The Wizard of Oz (the Wonderful Wizard of Oz) (Google eBook)

Front Cover
Arc Manor LLC, Mar 1, 2008 - Juvenile Fiction - 112 pages
43 Reviews
Set in 12 Point Font for Younger Readers.

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Pictures of the book are so cute. - LibraryThing
And it is easy writing. - LibraryThing
This book was so easy to read. - LibraryThing
It's different from the ending I imganed. - LibraryThing

LibraryThing Review

User Review  - k12 - LibraryThing

Dorothy lives in USA.One day,she and her house were blown by a cyclone.And she went to a strange country called Oz. I had read this story when I was a little child.But,it made me wonder again.So,this story is very good Read full review

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User Review  - orangred - LibraryThing

Dorothy lived in Kansas. One day, her house was blown by cyclone. After that she was in Oz country with her dog. She wanted to come back to Kansas, therefore she went to meet the famous Wizard to help ... Read full review

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About the author (2008)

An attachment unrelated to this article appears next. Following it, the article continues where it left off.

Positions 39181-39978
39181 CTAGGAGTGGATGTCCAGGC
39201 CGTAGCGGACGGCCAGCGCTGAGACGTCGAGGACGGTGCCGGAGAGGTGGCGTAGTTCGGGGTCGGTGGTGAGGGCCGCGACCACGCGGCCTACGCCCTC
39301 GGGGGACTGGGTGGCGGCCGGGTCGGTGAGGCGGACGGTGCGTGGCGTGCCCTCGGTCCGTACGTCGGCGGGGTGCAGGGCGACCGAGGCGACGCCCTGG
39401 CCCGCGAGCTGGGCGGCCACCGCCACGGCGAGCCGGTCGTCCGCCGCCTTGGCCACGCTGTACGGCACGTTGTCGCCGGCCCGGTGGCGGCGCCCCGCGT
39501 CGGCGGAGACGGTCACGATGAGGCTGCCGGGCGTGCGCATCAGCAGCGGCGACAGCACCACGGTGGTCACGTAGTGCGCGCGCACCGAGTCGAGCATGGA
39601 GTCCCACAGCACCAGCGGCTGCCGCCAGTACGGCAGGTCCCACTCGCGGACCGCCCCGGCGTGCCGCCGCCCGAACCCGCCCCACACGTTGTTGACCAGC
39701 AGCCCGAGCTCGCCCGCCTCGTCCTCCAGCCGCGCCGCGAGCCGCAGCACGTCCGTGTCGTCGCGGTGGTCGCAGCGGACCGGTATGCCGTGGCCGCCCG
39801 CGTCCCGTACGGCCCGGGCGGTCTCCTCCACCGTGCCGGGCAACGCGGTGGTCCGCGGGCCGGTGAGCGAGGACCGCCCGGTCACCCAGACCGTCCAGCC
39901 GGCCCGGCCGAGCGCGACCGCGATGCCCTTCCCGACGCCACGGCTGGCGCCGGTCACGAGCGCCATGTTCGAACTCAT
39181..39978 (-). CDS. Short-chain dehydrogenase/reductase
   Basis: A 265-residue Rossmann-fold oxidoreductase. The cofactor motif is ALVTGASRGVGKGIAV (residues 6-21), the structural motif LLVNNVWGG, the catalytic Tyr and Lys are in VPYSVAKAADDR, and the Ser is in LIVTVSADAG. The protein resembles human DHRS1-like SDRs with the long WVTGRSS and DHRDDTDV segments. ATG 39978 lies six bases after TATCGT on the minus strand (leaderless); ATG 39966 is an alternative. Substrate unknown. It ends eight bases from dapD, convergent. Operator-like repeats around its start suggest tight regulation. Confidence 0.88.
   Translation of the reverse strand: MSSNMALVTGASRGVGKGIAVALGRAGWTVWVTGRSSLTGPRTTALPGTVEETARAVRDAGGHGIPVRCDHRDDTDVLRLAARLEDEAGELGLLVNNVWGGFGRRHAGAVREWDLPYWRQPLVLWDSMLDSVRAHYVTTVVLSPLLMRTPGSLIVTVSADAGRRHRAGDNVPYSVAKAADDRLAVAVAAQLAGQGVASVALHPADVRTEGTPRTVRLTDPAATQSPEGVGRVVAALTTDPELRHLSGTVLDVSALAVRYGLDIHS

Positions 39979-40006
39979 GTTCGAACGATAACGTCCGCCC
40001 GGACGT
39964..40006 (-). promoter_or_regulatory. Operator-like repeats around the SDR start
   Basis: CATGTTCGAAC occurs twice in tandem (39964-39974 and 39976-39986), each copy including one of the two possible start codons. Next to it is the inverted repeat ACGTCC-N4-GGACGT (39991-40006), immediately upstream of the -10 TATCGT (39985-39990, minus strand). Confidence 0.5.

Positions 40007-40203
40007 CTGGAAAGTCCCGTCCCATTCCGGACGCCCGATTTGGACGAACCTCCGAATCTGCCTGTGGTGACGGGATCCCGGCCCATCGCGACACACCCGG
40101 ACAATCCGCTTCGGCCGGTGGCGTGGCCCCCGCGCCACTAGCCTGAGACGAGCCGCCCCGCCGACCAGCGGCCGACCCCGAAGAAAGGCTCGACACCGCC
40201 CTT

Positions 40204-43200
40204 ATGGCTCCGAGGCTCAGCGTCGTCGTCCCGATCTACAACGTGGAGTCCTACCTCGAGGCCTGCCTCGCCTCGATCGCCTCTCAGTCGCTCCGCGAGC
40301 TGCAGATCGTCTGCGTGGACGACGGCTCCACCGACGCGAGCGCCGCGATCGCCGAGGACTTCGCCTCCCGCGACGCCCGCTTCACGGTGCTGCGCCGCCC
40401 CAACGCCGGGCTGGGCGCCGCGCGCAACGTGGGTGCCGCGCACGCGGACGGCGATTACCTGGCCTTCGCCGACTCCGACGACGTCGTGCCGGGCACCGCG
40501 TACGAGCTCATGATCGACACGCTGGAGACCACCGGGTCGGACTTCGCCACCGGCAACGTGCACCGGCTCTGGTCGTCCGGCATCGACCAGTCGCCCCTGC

Best known as the author of the Wizard of Oz series, Lyman Frank Baum was born on May 15, 1856, in New York. When Baum was a young man, his father, who had made a fortune in oil, gave him several theaters in New York and Pennsylvania to manage. Eventually, Baum had his first taste of success as a writer when he staged The Maid of Arran, a melodrama he had written and scored. Married in 1882 to Maud Gage, whose mother was an influential suffragette, the two had four sons. Baum often entertained his children with nursery rhymes and in 1897 published a compilation titled Mother Goose in Prose, which was illustrated by Maxfield Parrish. The project was followed by three other picture books of rhymes, illustrated by William Wallace Denslow. The success of the nursery rhymes persuaded Baum to craft a novel out of one of the stories, which he titled The Wonderful Wizard of Oz. Some critics have suggested that Baum modeled the character of the Wizard on himself. Other books for children followed the original Oz book, and Baum continued to produce the popular Oz books until his death in 1919. The series was so popular that after Baum's death and by special arrangement, Oz books continued to be written for the series by other authors. Glinda of Oz, the last Oz book that Baum wrote, was published in 1920.

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